CRIME suspects have been given greater powers to mount a legal challenge to police cautions in a crucial High Court ruling announced last week.
Two judges decided that a caution could be subjected to judicial review if there had been a clear breach of Home Office guidelines.
Lord Justice Simon Brown and Mr Justice Curtis were considering the case of a 12-year-old boy arrested for theft and taken to Forest Gate police station, east London.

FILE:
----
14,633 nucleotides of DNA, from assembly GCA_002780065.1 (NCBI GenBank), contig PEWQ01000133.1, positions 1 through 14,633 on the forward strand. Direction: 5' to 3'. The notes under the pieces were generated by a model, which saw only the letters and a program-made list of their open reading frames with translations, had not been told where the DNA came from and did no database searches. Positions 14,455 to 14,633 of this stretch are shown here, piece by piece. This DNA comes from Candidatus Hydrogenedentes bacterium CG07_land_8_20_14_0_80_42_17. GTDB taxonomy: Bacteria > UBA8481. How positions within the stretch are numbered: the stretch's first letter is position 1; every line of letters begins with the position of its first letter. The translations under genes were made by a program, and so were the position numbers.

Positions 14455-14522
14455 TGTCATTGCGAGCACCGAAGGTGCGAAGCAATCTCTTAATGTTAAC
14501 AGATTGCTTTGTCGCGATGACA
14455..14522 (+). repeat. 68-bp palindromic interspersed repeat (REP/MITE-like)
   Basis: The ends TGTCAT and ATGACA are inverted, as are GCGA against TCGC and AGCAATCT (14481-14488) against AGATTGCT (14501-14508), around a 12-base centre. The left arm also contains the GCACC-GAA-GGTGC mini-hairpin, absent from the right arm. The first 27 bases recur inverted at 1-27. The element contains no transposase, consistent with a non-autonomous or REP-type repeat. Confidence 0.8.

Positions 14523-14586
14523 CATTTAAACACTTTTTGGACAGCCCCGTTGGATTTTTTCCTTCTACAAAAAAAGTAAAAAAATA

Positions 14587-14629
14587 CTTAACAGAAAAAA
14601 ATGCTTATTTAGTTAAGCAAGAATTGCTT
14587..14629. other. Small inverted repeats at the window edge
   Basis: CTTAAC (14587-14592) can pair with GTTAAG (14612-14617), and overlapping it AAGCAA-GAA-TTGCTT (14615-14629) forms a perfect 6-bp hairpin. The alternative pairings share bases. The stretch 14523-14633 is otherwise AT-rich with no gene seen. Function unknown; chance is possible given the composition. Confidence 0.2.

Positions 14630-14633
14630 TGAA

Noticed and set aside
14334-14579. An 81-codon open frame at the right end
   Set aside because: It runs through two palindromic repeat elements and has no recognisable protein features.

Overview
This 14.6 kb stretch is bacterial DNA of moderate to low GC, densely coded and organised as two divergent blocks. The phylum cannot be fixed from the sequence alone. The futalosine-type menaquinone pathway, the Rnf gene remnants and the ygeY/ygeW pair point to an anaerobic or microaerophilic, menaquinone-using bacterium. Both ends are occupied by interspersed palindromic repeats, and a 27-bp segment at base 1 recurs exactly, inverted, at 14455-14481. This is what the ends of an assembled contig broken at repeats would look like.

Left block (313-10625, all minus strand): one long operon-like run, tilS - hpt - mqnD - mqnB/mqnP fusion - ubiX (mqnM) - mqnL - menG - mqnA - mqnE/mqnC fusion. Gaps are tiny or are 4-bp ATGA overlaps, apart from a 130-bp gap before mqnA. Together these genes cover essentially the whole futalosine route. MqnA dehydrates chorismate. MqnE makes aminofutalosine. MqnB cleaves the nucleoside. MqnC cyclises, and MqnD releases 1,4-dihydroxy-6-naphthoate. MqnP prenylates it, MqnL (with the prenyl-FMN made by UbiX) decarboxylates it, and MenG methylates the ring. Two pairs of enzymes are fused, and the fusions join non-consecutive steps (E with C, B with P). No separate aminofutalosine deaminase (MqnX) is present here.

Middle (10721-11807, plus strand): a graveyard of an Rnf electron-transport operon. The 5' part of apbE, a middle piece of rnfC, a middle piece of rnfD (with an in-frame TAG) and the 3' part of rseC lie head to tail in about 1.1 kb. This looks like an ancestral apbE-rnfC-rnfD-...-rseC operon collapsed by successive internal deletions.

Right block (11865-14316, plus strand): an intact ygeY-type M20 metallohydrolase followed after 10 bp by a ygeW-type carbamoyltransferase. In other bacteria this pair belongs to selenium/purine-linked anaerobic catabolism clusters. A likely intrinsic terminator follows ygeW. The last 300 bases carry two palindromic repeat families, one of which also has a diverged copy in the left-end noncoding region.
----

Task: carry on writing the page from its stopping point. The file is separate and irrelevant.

The caution was quashed and expunged because it was found to be in breach of the Home Office circular 'The Cautioning of Offenders'.
Lawyers for the Metropolitan Police claimed cautions should only be reviewed if there had been a “mala fide or flagrant and deliberate” breach of guidelines.
However, the judges rejected the submission, ruling that even an unintentional breach could be perfectly clear.
However, the court said that its ruling did nothing to encourage suspects to challenge their cautions. It said that only on rare occasions could a clear breach be expected to be shown.
It was also advised that when juveniles were being dealt with, the cautioning process should be tape recorded to ensure that guidelines were scrupulously adhered to.